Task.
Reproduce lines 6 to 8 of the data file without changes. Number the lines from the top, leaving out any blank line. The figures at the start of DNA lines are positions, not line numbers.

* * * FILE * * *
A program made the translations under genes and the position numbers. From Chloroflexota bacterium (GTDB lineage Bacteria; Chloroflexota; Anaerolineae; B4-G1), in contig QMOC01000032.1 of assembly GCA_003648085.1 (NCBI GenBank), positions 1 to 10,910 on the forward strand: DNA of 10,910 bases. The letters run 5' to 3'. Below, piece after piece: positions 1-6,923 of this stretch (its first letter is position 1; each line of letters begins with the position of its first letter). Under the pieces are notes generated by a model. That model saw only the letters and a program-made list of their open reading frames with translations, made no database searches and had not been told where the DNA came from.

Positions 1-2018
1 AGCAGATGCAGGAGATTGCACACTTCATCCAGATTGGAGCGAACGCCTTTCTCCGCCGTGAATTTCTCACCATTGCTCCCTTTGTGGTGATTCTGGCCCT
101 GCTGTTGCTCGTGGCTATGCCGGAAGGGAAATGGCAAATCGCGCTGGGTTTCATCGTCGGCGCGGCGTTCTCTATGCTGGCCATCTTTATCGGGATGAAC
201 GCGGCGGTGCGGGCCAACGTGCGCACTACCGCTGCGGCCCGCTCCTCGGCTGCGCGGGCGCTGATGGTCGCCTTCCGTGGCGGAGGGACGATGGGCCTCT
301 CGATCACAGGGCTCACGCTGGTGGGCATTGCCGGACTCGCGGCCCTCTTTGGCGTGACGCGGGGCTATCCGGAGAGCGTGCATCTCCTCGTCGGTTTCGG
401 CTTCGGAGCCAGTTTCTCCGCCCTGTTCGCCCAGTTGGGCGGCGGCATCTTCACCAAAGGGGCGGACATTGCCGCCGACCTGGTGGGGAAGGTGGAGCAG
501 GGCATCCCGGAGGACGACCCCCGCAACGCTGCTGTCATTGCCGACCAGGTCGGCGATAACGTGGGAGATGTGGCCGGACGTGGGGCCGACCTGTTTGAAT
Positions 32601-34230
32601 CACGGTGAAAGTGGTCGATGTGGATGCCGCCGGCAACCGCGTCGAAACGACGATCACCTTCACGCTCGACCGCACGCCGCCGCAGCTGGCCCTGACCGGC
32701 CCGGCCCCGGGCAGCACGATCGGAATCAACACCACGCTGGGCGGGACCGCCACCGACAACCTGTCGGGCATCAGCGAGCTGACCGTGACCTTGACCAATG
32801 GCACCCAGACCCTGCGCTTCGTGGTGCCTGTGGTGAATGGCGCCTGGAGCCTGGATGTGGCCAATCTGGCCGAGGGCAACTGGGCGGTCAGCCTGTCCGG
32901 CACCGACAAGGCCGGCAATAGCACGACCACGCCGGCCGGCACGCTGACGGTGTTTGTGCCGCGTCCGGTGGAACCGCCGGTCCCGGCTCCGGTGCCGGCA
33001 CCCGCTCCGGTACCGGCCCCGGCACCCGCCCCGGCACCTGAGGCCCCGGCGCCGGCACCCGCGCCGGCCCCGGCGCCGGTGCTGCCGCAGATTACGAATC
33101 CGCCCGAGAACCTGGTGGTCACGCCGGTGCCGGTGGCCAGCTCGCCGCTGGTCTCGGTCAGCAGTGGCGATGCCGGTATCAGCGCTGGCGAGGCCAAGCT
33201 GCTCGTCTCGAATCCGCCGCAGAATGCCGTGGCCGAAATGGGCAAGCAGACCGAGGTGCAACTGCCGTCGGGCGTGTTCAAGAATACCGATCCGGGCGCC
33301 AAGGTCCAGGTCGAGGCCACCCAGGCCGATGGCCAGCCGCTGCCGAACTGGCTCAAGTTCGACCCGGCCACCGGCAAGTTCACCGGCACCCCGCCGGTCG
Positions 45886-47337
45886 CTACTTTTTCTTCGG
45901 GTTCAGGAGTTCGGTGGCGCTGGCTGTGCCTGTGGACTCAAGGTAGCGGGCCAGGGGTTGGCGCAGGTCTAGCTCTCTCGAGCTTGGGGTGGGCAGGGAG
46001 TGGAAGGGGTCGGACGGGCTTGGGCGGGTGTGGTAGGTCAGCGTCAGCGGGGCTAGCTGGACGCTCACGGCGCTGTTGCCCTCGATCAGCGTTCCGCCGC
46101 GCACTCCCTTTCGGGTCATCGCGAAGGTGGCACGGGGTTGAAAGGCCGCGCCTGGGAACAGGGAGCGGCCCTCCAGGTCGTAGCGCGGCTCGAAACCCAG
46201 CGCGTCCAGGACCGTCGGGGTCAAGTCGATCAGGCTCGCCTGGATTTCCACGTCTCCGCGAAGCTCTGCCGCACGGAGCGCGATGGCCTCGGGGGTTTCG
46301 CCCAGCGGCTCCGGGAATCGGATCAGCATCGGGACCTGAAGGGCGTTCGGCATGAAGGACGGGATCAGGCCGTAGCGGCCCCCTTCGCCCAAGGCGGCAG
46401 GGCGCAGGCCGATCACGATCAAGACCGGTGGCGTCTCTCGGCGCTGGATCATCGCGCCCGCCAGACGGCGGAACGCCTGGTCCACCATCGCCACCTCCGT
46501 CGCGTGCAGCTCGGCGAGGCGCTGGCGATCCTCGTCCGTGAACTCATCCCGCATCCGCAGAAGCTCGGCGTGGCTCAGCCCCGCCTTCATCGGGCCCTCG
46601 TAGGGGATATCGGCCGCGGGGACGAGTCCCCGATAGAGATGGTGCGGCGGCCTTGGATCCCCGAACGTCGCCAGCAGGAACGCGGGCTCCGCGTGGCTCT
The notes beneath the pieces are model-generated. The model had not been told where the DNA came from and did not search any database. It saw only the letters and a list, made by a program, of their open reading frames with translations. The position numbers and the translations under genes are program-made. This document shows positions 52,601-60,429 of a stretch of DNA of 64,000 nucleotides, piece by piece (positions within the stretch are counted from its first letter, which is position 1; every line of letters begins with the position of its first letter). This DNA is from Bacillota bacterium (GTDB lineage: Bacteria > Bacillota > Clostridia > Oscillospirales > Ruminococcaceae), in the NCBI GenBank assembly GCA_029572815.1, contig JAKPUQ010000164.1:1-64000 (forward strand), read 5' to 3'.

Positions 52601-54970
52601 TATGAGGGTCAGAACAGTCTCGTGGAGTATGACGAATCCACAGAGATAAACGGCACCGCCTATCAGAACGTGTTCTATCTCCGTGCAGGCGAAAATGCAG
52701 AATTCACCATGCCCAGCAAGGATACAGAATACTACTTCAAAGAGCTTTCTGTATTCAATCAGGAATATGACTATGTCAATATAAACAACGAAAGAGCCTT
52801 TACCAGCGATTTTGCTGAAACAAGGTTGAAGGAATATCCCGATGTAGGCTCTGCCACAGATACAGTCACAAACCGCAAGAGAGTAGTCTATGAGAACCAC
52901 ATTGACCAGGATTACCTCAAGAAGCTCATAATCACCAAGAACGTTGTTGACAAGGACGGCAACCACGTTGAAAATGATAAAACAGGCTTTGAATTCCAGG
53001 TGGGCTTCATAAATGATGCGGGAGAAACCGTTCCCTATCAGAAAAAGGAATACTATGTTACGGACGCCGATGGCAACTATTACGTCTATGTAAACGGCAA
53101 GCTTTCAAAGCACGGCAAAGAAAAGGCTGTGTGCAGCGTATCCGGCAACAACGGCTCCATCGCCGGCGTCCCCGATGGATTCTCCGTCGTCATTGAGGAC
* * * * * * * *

301 CGATCACAGGGCTCACGCTGGTGGGCATTGCCGGACTCGCGGCCCTCTTTGGCGTGACGCGGGGCTATCCGGAGAGCGTGCATCTCCTCGTCGGTTTCGG
401 CTTCGGAGCCAGTTTCTCCGCCCTGTTCGCCCAGTTGGGCGGCGGCATCTTCACCAAAGGGGCGGACATTGCCGCCGACCTGGTGGGGAAGGTGGAGCAG
501 GGCATCCCGGAGGACGACCCCCGCAACGCTGCTGTCATTGCCGACCAGGTCGGCGATAACGTGGGAGATGTGGCCGGACGTGGGGCCGACCTGTTTGAAT